NEW DELHI – Changing India’s playing field for fashion online, Myntra, a subsidiary of the country’s biggest e-commerce player, Flipkart, on Tuesday acquired rival fashion e-tailer Jabong for an estimated $70 million.
“Fashion and lifestyle is one of the biggest drivers of e-commerce growth in India,” said Binny Bansal, chief executive officer and cofounder of Flipkart, adding that the acquisition would help the group continue to transform commerce in India. “We will now be able to offer to millions of customers a wide variety of styles, products and a broad assortment of global as well as Indian brands.”
Jabong has been expanding across various segments, from private label to global brand partnerships, with more than 150,000 styles from more than a thousand vendors. It has exclusive tie-ups with international brands including Topshop, G-Star Raw, Bugatti Shoes and Dorothy Perkins.
Myntra has been paring back the number of brands it carries from the more than 2,000 at the peak to focus on those that generate the most revenues. In addition to private label and local labels, Myntra sells more than 25 international brands including Nike, Adidas, Puma, Lee, Levi’s, Arrow, Mango, Diesel, CAT, Harley-Davidson, Ferrari, U.S. Polo Association, Forever 21 and Marks & Spencer.
Myntra expects to become profitable in 2017, projecting sales of $1 billion.
Industry estimates pegged the deal with Flipkart at $70 million in cash, with additional amounts for inventory and other things.
“The acquisition of Jabong is a natural step in our journey to be India’s largest fashion platform,” said Ananth Narayanan, ceo of Myntra. “Jabong has built a strong brand that is synonymous with fashion, a loyal customer base and a unique selection with exclusive global brands. We see significant synergies between the two companies especially on brand relationships and consumer experience.”
E-commerce in India has been growing rapidly and is expected to increase by more than fourfold in the next four years, from $30 billion this year to $120 billion in 2020.
The estimated 51 percent growth will be the highest in the world, according to a recent research paper by industry body the Associated Chambers of Commerce of India (Assocham). India has an estimated Internet user base of 400 million. (In comparison, Brazil has 210 million Internet users and Russia has 130 million.) The report noted that Internet penetration in India is expected to increase from 32 percent in 2015 to 59 percent in 2020, translating to a near-doubling of the Internet user base. Per capita incomes are likely to double by 2025 as well, driving growth in sales and consumption.
Fashion is the second-largest segment in the Indian e-commerce market after electronics, and is estimated to have the highest margins.
Flipkart had already made a significant foray into fashion e-tailing with the purchase of Myntra in May 2014 for $320 million. Since then it has invested heavily to grow Myntra, including in advertising and marketing and price promotions, pushing far ahead of its competitors, including Jabong, which has seen a major decline in valuation over the last year.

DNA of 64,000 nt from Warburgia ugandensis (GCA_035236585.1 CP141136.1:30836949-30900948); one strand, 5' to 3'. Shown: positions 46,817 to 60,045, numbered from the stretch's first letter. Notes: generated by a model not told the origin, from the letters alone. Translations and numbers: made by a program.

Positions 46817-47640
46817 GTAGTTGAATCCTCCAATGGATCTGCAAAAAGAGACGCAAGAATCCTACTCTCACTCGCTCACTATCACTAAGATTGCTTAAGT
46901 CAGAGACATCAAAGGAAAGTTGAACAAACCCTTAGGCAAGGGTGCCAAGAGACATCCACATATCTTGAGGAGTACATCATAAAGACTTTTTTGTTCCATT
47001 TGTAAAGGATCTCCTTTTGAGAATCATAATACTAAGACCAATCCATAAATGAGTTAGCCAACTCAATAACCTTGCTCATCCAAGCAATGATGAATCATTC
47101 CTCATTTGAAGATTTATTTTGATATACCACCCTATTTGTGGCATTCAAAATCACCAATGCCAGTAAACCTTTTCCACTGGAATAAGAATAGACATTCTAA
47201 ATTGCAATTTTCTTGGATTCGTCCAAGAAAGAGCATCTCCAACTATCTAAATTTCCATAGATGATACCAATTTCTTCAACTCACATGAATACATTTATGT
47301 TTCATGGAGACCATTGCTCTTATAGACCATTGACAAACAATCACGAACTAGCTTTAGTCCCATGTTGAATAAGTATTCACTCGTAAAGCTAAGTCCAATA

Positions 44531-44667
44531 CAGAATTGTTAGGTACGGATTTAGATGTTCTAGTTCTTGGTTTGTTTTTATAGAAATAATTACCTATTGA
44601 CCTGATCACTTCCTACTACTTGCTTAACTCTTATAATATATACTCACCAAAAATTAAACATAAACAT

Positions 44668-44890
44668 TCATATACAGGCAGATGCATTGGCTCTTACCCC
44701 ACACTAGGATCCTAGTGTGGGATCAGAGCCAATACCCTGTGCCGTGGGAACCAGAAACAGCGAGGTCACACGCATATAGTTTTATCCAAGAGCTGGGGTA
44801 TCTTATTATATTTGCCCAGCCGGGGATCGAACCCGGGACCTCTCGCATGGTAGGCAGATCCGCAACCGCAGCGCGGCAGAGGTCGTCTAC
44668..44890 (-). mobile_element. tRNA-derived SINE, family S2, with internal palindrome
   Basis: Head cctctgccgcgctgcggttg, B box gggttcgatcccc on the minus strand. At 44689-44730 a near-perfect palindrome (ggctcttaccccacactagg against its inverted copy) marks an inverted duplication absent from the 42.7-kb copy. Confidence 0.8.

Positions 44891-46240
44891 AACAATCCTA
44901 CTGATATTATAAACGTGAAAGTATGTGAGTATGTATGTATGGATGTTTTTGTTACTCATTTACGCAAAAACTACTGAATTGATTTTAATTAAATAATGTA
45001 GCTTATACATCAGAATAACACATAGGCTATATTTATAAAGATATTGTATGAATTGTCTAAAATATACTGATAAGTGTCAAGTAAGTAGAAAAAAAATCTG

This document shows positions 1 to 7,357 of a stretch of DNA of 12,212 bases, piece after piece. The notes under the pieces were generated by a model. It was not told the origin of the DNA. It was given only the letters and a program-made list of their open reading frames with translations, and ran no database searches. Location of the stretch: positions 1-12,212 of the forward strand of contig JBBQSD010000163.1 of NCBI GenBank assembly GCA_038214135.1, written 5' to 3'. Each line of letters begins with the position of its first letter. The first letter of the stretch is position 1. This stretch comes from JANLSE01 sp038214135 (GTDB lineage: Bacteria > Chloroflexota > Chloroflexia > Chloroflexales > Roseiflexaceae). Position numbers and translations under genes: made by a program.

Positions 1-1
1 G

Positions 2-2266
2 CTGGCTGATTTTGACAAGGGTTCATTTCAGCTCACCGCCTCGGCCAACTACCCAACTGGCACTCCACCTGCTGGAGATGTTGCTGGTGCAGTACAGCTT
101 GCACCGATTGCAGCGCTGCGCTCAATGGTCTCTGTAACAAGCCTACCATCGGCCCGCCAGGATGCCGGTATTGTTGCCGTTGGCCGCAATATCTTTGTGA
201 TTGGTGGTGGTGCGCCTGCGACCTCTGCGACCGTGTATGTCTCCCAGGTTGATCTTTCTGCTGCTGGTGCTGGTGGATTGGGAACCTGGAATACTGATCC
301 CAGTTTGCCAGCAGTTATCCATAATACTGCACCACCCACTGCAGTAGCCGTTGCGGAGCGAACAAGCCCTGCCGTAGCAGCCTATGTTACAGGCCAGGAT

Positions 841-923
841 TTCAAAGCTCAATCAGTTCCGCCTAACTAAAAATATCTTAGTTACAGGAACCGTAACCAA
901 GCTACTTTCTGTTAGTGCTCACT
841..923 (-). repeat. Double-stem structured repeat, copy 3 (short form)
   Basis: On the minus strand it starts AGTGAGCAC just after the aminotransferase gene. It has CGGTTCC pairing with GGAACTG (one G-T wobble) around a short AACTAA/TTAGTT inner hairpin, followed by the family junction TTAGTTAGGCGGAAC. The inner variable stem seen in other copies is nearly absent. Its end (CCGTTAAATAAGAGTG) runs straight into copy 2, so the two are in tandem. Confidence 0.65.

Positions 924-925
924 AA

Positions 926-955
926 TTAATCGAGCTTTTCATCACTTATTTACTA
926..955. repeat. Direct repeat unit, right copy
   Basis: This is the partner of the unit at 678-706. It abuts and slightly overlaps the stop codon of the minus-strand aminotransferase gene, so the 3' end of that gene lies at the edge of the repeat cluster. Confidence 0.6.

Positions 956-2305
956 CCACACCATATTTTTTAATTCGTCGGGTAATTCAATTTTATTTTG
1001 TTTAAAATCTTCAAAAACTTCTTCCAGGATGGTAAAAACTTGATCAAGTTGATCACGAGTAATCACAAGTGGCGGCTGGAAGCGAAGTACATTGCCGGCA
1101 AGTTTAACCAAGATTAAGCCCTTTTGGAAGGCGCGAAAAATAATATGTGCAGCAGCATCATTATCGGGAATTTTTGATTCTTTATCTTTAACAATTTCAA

In September 2014, Jabong was bought by the U.K.-based Global Fashion Group, which owns five other online fashion retailers in Latin America, Russia, the Middle East, Southeast Asia and Australia, with the overall group valued at 3.1 billion euros, or $3.4 billion, this month. Other other sites that are part of GFG are Dafiti in South America, Namshi in the Middle East, The Iconic in Australia and New Zealand, Zalora in Southeast Asia and LaModa in Russia.
In the past six months, Jabong founder and ceo Arun Chandra Mohan and cofounder Praveen Sinha have left the company and former Benetton India ceo Sanjeev Mohanty was named ceo.
Jabong had net revenues of 126 million euros, or $131.8 million, in the financial year ending March 31.
“Through this deal, Jabong potentially gets a lease of life, as it was struggling to raise funding from its existing investors, and saw a significant churn recently in its top management. As an upside, it has reduced its emphasis on discounting last year, and if it continues its focus on strengthening its product direction and merchandising capabilities, it may not only do itself a favor, but also its acquirer Myntra/Flipkart. Whether and how much it will retain its operational independence remains to be seen,” said Devangshu Dutta, ceo and founder of Third Insight, a consulting firm focused on the retail and consumer products.
The acquisition is expected to heat up the fashion e-tail market in India, with Amazon making a big push for growth over the last 12 months, especially in apparel. Amazon plans to invest $5 billion in India over time, while brick-and-mortar retailers have expanded their own web sites, including Reliance Industries, which launched its own fashion e-commerce site Ajio in April; Tata Cliq from the Tata Group, and Abof from the Aditya Birla Group.
But there have been concerns the e-commerce bubble might burst, even as the number of consumers shopping online continues to grow rapidly. Dutta observed the growth is likely to continue, both in terms of customer numbers and market share, driven not just by pure-play companies, but also by mainstream retailers expanding their web sites.
“Among all categories, fashion and lifestyle goods can offer a buffer against commodification and margin erosion,” he said.